Philippines’ new competition laws await seal of approval

Published On 02/07/2015 | By Jessica Waters | Cartels, Enforcement, Mergers, Reform, Uncategorized

The Philippines’ comprehensive new competition law regime is one step closer reality, with the Fair Competition Act recently passed by Congress and awaiting President Benigno Aquino III’s sign-off.

A development more than 20 years in the making, the sweeping reforms will implement formal competition safeguards against anti-competitive agreements, abuse of dominance and introduce a merger control regime. The Competition Commission will be established as the principle competition law regulator and enforcer.

The new law will create criminal offences for entities which enter anti-competitive agreements or abuse a dominant position, with board members found guilty facing imprisonment for up to seven years and separate financial penalties.

Entities can be liable for criminal penalties up to 250 million pesos (approximately AUD 7.1 million) for each offence.

The Commission may also impose civil penalties up to 250 million pesos (approximately AUD 7.1 million) for entering an anti-competitive agreement, abuse of a dominant market position, failure properly notify the Commission, or engaging in a prohibited, non-exempt merger or acquisition. There will also be  fines up to 100 million pesos (approximately AUD 2.9 million) for implementing unfair business practices for the first time or 250 million pesos (approximately AUD 7.1million) for a second offence.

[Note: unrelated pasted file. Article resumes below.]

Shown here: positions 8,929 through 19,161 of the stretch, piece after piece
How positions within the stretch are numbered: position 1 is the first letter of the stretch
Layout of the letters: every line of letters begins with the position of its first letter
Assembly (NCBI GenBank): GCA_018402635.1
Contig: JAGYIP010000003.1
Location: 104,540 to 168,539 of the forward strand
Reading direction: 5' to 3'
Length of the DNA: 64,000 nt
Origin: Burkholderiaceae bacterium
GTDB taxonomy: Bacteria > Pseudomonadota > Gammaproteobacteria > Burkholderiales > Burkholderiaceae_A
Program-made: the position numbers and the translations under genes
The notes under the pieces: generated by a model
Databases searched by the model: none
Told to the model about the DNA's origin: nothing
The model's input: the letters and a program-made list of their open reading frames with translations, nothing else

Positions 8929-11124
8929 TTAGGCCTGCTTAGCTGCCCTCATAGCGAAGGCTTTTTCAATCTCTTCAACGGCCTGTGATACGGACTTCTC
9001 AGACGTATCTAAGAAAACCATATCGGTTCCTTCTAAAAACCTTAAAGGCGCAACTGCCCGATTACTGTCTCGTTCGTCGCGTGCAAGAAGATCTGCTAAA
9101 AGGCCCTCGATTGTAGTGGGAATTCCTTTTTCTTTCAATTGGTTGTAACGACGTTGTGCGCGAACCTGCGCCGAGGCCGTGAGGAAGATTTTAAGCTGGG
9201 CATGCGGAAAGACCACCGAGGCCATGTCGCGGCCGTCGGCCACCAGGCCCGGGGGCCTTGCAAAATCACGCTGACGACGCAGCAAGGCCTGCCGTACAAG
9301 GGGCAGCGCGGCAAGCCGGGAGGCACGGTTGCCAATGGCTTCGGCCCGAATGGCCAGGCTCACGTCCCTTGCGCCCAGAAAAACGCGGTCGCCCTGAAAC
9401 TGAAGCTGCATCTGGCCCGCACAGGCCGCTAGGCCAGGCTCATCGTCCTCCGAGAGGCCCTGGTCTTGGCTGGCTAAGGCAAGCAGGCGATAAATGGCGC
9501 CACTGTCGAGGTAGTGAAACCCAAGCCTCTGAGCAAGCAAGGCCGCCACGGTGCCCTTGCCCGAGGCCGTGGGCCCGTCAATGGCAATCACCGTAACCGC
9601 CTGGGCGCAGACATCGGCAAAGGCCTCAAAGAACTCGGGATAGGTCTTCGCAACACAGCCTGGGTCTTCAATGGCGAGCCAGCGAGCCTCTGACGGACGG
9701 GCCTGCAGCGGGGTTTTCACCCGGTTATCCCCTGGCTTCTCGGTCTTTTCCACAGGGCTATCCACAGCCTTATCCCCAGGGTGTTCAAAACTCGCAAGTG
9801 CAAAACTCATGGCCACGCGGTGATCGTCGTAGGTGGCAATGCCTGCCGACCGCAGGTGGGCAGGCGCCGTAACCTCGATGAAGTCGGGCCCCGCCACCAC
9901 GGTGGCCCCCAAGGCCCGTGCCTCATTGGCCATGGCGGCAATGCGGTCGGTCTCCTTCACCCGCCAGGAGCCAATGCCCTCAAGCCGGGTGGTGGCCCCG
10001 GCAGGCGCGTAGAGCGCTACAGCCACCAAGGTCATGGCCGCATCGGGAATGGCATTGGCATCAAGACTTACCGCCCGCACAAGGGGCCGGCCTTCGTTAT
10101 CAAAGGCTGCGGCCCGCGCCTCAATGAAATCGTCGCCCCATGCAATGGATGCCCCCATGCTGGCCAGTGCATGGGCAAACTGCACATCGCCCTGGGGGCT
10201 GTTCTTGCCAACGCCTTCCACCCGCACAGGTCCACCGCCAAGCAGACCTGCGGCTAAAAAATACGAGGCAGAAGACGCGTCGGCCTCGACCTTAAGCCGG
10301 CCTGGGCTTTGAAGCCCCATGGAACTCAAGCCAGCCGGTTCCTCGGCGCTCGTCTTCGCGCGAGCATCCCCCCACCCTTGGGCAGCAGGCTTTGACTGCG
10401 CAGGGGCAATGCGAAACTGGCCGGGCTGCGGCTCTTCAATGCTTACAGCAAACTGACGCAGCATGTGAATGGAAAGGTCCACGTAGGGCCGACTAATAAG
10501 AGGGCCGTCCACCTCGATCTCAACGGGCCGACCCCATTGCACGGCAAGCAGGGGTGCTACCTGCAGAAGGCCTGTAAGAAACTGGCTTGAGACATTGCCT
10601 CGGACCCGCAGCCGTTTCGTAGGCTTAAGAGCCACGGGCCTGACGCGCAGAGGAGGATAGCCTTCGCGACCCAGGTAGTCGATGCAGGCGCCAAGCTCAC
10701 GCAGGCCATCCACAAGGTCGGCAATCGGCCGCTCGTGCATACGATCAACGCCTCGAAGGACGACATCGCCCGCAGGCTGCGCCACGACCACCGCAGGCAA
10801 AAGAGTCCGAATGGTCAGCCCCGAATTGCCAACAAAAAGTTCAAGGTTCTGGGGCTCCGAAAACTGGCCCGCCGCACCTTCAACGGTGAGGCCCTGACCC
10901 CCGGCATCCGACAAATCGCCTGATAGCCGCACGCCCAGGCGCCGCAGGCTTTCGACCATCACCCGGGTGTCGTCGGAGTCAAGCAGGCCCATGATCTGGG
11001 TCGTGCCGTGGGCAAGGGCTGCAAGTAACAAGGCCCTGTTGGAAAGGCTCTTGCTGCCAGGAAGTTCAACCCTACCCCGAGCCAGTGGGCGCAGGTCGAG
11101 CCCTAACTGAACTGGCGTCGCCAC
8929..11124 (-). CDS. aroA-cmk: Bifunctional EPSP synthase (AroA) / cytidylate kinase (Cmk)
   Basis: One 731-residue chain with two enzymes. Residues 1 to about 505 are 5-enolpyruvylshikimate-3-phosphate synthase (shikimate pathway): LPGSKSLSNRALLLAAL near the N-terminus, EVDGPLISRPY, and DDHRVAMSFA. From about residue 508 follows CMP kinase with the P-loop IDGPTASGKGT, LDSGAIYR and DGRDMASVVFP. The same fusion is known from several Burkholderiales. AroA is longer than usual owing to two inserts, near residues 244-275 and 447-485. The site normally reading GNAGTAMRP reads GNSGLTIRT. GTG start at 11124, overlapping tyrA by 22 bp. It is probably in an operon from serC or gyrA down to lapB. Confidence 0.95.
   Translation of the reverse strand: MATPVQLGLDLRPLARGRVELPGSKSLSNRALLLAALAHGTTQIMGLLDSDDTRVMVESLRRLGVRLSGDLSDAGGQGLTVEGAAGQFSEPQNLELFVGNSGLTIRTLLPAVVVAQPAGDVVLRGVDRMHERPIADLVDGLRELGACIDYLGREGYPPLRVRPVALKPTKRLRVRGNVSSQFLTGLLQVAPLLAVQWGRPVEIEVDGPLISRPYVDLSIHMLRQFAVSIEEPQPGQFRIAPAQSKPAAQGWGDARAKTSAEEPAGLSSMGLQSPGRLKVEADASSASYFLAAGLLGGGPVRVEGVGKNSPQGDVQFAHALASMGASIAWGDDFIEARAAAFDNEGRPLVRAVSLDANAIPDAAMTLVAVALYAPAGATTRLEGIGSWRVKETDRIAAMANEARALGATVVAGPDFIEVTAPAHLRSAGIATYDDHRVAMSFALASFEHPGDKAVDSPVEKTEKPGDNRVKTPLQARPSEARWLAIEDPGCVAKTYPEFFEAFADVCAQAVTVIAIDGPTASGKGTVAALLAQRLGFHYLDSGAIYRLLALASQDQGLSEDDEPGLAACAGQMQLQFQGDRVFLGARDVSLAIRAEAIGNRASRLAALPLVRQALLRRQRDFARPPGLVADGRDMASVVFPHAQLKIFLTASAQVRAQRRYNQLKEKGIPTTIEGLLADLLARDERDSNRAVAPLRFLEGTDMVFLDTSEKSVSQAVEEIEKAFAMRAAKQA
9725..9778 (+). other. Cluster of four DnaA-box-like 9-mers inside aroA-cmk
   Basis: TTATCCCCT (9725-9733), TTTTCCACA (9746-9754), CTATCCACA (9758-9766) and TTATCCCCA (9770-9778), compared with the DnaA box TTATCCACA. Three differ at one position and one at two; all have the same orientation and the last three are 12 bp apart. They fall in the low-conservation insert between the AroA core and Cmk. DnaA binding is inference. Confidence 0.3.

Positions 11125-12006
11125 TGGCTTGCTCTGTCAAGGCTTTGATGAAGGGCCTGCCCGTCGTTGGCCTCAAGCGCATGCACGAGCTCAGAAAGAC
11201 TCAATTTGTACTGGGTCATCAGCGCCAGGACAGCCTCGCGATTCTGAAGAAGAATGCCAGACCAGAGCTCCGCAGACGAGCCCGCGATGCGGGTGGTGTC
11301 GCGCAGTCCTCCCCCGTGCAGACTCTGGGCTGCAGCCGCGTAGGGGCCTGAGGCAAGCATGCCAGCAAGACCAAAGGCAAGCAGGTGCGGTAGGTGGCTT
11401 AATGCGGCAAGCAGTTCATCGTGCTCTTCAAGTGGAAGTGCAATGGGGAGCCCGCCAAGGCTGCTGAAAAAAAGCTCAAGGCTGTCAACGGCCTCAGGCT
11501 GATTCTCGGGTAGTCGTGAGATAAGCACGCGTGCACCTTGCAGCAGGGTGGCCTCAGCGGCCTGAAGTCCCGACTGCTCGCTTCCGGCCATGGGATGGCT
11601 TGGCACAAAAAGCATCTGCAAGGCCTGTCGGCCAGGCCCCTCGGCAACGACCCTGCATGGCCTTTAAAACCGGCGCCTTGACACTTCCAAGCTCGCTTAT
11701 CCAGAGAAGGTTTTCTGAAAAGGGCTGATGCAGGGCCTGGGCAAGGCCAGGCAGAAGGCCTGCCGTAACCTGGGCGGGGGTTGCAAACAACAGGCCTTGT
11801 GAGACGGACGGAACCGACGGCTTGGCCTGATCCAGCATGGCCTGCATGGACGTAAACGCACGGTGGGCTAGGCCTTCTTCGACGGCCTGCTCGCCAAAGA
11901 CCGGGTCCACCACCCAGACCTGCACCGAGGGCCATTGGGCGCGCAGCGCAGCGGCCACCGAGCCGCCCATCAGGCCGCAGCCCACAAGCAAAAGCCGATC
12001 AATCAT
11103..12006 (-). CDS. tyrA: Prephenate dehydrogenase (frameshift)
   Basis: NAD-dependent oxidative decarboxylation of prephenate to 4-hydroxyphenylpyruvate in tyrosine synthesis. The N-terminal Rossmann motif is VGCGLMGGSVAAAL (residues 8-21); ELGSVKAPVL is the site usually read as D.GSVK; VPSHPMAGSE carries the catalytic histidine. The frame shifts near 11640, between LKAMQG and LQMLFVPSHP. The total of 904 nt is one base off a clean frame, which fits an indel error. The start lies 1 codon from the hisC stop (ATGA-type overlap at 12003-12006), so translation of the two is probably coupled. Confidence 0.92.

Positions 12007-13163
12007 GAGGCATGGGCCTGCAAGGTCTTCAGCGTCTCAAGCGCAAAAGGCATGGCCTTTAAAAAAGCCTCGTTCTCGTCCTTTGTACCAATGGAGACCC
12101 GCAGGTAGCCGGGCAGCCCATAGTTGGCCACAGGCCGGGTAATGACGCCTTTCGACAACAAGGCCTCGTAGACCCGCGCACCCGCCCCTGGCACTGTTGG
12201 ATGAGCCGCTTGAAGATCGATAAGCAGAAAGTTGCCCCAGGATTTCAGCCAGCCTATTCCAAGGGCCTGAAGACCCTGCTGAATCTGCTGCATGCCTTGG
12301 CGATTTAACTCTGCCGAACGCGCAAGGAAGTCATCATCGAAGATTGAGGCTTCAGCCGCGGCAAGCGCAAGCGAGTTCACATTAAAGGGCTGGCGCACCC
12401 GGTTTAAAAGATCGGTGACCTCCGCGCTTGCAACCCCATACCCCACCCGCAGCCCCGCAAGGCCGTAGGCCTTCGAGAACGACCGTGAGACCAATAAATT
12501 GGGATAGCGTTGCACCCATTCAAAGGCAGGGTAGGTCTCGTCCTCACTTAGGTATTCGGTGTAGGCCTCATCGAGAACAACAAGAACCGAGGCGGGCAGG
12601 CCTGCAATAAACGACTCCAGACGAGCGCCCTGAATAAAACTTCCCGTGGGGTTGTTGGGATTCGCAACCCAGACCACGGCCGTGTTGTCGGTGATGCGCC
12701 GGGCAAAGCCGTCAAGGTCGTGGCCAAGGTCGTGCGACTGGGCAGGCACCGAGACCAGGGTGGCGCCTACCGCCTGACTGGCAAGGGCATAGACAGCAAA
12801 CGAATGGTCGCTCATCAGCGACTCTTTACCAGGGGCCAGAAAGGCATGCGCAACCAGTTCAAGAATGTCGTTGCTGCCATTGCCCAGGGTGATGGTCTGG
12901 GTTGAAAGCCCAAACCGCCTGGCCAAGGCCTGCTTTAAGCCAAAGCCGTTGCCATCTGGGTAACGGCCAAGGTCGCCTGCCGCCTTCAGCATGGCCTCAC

The Philippines is a member of the Association of Southeast Asian Nations (ASEAN), which has a key objective for each member state to have a competition policy by 2015. The Philippines is one of the outstanding developing nations to introduce comprehensive competitions laws, but may not be for long.

About The Author

Jessica Waters is a Senior Associate in the Competition Law and Regulatory Group at King & Wood Mallesons where she advises on a range of competition and regulatory issues. Jessica is also an ad hoc sports journalist and her travels have led her to practice competition and EU law in London and Brussels, with fleeting stints in Canada and the USA.

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